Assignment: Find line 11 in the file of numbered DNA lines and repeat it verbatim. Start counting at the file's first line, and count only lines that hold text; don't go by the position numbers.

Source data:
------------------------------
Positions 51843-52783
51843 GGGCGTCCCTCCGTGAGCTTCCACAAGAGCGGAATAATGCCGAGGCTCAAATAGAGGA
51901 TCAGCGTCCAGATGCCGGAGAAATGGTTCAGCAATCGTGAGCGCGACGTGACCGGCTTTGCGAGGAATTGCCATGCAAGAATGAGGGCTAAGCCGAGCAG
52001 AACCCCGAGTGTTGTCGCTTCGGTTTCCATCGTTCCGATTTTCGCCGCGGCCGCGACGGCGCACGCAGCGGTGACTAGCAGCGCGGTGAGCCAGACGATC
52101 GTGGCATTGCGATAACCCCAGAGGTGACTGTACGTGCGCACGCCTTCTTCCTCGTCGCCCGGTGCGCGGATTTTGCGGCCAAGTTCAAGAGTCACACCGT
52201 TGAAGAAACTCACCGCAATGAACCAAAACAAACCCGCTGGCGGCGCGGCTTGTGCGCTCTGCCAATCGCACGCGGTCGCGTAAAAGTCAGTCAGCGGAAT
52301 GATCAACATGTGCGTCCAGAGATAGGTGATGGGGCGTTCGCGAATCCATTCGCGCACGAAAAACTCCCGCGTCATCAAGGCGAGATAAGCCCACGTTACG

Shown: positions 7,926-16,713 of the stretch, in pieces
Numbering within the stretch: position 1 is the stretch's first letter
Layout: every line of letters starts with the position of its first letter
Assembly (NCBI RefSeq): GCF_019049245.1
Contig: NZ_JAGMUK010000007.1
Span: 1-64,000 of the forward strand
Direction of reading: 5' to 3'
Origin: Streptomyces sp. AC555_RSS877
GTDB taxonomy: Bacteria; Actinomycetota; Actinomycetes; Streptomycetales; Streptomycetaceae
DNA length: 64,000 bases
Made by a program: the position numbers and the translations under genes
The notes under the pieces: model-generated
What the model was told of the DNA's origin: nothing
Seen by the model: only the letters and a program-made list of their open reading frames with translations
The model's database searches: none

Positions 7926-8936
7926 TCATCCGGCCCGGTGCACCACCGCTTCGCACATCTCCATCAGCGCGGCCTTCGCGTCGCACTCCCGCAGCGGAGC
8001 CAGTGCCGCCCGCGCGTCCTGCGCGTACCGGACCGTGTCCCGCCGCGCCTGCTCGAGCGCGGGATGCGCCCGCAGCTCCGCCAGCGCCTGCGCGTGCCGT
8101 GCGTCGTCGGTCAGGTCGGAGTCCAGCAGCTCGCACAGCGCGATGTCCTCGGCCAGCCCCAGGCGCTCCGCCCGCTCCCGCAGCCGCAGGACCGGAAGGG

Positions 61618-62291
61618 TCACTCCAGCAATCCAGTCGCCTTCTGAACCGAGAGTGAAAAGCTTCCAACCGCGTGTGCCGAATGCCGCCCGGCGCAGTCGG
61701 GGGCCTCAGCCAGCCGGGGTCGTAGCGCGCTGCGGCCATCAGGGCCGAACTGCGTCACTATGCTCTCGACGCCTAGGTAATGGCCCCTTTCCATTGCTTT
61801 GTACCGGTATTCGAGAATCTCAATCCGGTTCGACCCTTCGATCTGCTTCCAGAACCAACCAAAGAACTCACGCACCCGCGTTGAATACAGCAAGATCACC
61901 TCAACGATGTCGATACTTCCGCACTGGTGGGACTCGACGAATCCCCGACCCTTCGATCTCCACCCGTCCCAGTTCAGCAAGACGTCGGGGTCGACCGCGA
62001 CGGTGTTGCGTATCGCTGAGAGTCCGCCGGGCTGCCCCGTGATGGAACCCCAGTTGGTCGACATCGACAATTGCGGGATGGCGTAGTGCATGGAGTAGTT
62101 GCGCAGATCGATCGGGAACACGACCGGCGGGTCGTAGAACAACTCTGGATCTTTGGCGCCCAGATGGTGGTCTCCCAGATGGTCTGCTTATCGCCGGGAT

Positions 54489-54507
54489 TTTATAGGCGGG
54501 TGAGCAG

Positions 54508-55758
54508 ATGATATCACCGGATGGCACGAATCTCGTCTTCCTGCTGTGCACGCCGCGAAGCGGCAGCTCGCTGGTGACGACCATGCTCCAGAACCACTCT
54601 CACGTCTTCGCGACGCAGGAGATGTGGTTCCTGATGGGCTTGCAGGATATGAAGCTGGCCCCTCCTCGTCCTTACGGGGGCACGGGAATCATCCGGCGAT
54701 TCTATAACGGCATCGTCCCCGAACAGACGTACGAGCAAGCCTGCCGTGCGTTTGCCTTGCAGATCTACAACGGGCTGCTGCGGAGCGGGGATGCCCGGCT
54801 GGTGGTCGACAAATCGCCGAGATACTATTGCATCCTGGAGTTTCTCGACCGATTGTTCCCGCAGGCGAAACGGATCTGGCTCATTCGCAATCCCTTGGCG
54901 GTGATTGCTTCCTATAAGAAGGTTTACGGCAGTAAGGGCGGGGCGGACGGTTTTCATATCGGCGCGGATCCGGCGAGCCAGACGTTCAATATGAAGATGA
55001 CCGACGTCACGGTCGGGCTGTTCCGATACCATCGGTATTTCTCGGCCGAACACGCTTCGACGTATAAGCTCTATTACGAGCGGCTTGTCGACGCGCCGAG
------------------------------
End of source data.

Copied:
Assembly (NCBI RefSeq): GCF_019049245.1